Home / Opinion / Views /  Opinion | Govt needs to simplify, rationalize labour laws to make them effective

India has 44 central, 387 state labour laws, 67 central and 1,333 state labour filings and 674 central and 26,484 labour compliances. Multiplicity of laws, multiple enforcement authorities and multiple licenses, registrations and returns have created an environment which breeds non-compliance and lowers the guard on the very section we intend to protect and safeguard, pushing millions of citizens to informal employment.

What is needed is simplification, rationalization, digitisation of labour laws to make them comprehensive, effective, easy to comply. Subsuming our labour laws based on relevance into four labour codes is our first step in that direction. Post approval of the Code on Wages Bill, all attention is on the Social Security code.

Upto 45% wage confiscation due to mandatory social security deductions has led to a large section of the workforce choosing to be informal. I have always believed that the only social security India can afford is more formal jobs, hence, this code is of particular interest to me.

Just to summarise the positives of this code for me. To begin with, it subsumes Payment of Gratuity Act, Maternity Benefit Act, Employee Compensation Act, Unorganised Workers Social Security Act, Existing Labour Welfare Funds Acts, Cess Acts—BOCW, Beedi Workers, Cine Workers, Mine Workers into one thereby reducing multiplicity. It also proposes partial payment of gratuity and maternity benefit by the government albeit more beneficial for those in the informal sector. It is also appreciable that the government is recognizing the advent of gig . While provision of health and life cover seems genuine for gig workers, proposal to extend such benefits even for their old age looks tough to implement. The code also says that EPFO and ESIC would be body corporates.

The code contains provisions relevant to changing these two autonomous bodies to body corporates. We are aware that these social security bodies maintain huge corpus and to manage the funds, the code states that financial adviser and CAO chief accounts officer shall be appointed. In addition, the government is also proposing to make amendments to ESIC and PF Laws simultaneously. At this stage, it is not clear whether these two Acts would get subsumed with the code. After making amendments through notification, there are chances (and one hopes so) that these two Acts and Schemes may get subsumed into the codes.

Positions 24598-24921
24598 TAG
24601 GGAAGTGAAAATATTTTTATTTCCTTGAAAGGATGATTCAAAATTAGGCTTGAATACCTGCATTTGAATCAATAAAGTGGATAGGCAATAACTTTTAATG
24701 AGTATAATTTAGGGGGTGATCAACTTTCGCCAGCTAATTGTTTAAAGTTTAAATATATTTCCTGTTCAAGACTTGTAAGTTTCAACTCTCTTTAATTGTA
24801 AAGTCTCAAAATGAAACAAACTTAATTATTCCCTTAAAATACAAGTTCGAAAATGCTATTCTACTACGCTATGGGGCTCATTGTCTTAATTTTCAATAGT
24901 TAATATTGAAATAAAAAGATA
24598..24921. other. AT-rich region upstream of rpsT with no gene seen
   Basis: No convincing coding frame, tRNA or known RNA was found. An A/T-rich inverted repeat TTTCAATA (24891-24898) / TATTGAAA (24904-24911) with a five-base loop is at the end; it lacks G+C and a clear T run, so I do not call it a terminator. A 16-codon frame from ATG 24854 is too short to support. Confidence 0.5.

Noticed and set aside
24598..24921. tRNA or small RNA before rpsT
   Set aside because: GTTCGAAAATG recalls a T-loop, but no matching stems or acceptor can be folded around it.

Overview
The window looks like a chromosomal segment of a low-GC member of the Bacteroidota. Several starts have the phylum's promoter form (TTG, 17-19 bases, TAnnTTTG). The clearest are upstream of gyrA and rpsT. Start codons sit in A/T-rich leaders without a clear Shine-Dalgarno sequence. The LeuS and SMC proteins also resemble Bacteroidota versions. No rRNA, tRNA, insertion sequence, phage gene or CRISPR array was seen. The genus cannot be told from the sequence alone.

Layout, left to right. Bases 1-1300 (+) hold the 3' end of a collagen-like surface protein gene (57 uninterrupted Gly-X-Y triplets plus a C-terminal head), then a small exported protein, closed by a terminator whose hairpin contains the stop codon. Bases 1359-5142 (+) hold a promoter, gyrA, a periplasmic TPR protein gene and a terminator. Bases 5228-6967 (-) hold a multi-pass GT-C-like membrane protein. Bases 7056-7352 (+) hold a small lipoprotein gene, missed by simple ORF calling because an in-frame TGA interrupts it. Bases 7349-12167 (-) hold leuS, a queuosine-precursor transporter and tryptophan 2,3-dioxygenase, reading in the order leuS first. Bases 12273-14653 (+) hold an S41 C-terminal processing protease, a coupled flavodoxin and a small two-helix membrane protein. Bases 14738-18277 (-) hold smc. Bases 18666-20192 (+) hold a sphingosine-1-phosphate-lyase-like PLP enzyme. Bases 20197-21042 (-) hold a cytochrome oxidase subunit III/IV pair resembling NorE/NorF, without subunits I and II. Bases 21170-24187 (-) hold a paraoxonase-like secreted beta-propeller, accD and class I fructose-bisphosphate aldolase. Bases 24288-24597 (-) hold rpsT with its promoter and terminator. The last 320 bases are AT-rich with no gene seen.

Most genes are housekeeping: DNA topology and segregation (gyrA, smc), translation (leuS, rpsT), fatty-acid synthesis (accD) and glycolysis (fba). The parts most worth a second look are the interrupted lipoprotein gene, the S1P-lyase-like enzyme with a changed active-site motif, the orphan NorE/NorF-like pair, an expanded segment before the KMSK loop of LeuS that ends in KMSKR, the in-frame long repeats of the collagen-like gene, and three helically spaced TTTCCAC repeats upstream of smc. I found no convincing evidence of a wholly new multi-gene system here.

My concerns include the potential increase of burden on employers towards the proposed social security funds. Above all, I am forced to wonder our ability as a nation to afford social security for the large section of the informal sector from the perspective of creation of corpus as well as our ability and bandwidth to implement and supervise an ambitious attempt of this nature. A structural solution towards massive formal job creation is probably the only way forward for a young population like ours.

I am glad that they are acknowledging the evolution of the gig economy and companies in the space who are pulling out low-paid informal workers to earn more and have dignity of labour and life. The policy, however, is premature and overambitious. The IT sector in India grew well because it had the freedom to flourish. The case is similar with gig economy players. They need to have freedom to flourish without a lot of regulations. As the government cannot track workers, it will track and task employers. It means the cost will go up and companies will pass on the cost to gig workers, reducing their take home income.

Rituparna Chakraborty is co-founder and executive vice president of TeamLease Services.

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